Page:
Yes! Here it was! The morning of not only one of the most anticipated parts of this trip, but one of the most anticipated hikes of the past decade and a half…the Narrows! While Angel's Landing was a test in the fear of heights, this one proved to be the complete opposite, hiking Zion National Park's Narrows was a test in our threshold for claustrophobia…and this one, I found myself MUCH more comfortable with. I don't know what that says about me, but the only thing I was afraid of here was getting my camera gear wet as, over the next 48 hours, we'd be hiking through Utah's Virgin River for 18 miles.
So we broke down camp, threw everything in the car, parked at the Visitor Center, grabbed our packs and our crap bags, and met our shuttle driver Chad from Rare Form Shuttle Services, an extremely personable and knowledgable cat, at the pre-arranged meeting spot, where he, thankfully, convinced us that our Soloman and Vasque trail runners would do us just fine in lieu of the heavy bulky river shoe rentals…
…and off we went.
We began the 90-minute drive up through Zion National Park, through the tunnel, up and over the ridge to the plateau at the top of the canyon and made our way into Chamberlain's Ranch. This is where the trailhead lies for the 2-day 'Top Down' hike option, which is the option you'd want if you were looking to hike the entirety of the Narrows, and option I HIGHLY recommend.
The start of this thing is a mild 2-mile hike across a meadow on one of the plateaus that flanks either side of the canyon that is the masterfully crafted centerpiece of Zion National Park. It's a mild walk amongst fields of fresh grass, cows out to pasture, a few abandoned old barns and tool sheds, right along the lazily flowing Virgin River. After two miles, the landscape begins to noticeably change with each step. What's essentially happening here is, you're starting atop the plateau that forms the 2000-foot walls of Zion Canyon, and over the course of 2 days and 18-miles, you working your way down to the bottom along with the very waters that have carved this cavernous masterpiece over millions of years.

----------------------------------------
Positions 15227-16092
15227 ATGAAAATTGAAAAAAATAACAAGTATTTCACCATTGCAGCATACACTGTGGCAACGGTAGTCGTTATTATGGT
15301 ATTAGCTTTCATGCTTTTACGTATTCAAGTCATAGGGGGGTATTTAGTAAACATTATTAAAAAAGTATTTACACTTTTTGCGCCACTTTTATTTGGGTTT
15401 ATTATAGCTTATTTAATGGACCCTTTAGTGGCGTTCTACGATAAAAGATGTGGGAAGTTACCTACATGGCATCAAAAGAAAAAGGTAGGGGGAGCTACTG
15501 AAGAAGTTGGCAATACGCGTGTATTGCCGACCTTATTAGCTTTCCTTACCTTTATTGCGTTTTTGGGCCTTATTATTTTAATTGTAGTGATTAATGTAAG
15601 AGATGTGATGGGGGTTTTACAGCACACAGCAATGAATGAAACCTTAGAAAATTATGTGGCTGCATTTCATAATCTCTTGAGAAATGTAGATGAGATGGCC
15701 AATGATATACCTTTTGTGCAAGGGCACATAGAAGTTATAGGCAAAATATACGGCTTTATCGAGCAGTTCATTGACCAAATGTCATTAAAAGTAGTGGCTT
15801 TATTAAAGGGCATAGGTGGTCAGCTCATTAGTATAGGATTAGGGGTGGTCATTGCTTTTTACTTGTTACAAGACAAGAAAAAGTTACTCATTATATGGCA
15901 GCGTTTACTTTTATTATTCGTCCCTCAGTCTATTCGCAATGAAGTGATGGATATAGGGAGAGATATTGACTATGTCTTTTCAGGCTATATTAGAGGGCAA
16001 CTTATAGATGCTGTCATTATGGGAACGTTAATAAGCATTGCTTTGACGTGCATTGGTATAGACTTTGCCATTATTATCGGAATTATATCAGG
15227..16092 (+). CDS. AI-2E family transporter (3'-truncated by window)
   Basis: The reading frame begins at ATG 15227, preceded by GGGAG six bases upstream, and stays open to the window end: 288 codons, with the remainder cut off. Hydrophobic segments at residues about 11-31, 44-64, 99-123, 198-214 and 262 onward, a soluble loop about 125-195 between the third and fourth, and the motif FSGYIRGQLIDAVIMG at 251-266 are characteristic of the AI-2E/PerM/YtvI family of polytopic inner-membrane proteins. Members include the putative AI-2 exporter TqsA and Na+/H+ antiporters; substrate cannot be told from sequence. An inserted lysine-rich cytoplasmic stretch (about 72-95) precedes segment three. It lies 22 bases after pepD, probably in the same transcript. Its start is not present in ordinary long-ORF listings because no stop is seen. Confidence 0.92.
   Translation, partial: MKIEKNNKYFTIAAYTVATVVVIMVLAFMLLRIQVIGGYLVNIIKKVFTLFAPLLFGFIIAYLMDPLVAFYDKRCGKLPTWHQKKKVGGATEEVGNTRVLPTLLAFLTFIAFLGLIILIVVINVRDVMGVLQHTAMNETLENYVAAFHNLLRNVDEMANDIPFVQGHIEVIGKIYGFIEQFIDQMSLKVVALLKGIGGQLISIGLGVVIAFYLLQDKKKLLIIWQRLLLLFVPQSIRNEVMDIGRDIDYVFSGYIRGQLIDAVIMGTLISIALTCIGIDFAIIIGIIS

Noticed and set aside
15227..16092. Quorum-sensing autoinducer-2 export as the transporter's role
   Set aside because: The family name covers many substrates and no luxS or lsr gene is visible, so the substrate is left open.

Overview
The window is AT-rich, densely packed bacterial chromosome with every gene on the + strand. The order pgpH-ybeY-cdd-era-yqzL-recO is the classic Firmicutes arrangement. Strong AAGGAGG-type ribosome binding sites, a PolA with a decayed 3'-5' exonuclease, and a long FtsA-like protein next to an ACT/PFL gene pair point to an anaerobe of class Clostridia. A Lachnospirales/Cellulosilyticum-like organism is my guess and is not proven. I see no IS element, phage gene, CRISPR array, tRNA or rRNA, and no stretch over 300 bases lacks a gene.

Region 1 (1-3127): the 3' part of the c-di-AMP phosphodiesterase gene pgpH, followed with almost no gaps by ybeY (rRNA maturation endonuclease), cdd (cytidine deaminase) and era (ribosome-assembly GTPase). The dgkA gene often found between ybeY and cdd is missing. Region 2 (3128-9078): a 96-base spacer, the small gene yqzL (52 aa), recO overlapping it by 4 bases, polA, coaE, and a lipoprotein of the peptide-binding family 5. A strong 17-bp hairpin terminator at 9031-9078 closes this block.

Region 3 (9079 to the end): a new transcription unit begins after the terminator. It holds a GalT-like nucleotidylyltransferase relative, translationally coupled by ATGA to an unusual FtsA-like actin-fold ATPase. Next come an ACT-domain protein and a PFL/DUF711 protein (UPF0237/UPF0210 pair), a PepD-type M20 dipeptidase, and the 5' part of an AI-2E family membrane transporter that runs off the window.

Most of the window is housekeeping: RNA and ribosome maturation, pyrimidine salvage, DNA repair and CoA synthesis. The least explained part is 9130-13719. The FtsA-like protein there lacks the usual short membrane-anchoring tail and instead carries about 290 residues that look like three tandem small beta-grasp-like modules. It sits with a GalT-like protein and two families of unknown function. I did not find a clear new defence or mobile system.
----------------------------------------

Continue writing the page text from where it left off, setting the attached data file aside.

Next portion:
As you proceed, the sandstone walls begin to get higher…and higher…and higher…and higher on each side of you - they basically start to close in on you, the direct light begins to disappear as you navigate your way through the slot canyons illuminated by the soft diffused sunlight that has spent that past 1000 feet bouncing back and forth against the warm-toned stone by the time it gets to you. The river begins to become impossible to navigate around, and that's when you realize that, well, you're going to be walking right in it for the majority of this jaunt, and considering the fact that the temperature outside it was closing in on 100 degrees (38C), that was perfectly fine with me.
As you slosh through, you can't help but do it in absolute awe and with a guilty grin cutting into both sides of your cheeks. The colors, the scenery, the smells, the fact that this ever-changing exercise in excitement-restraint had only just begun and there were still 30 hours of this to go!?!
As we made our way deeper into the canyon and became more acquainted with the nuances of the crevices, what started off as a soft and easily grippable gravel underneath our feet began to turn into larger and larger rocks that took a much more planned and careful approach to safely make your way through it. This is where our trekking poles became much more essential in making sure that certain parts of the river weren't too deep and to be able to feel our way around the boulders that we were hopping, only they were under water. This certainly began to take a toll on our ankles and energy, but just as our legs began to get wobbly and huff and puff as our blood sugar was in desperate need of a boost, we reach our campsite, one of 12 along the banks of the Virgin River deep within the Narrows. We dropped our Osprey and Gregory packs, fell upon the sand, and next thing you know, we're waking up an hour later just as the sun light begins to disappear, the moonlight begins to illuminate the canyon with a silver glow, the bats start fluttering around, and the stars pop up bright in the slots of sky we see in the canyon above.
We popped out our GSI Dualist and MSR Pocket Rocket, boiled up a few Backpackers Pantry meals, set up camp, and jumped into the tent for the night to escape the creepy crawlies that started to seemingly infest the sand around us. The sounds of the Virgin River flowing beside us coupled with the endless melodies being chirped by the critters that are fortunate to call this canyon home, helped close out a glorious Day 1 in Zion National Park's Narrows.
Below is a gallery of some more pics from the first part of the hike, and for the second part of the hike "3 National Parks, 3 States, 2 weeks, 1 Crap Bag - Part 4 - From The River To The Rodeo," click here.
And here are links to the first few parts of this adventure:
For Part 1 of the "3 National Parks, 3 States, 2 Weeks, 1 Crap Bag" Saga, "Curing an Extreme Case of Wanderlust," CLICK HERE
For Part 2 of the "3 National Parks, 3 States, 2 Weeks, 1 Crap Bag" Saga, "Almost Used The Crap Bag," CLICK HERE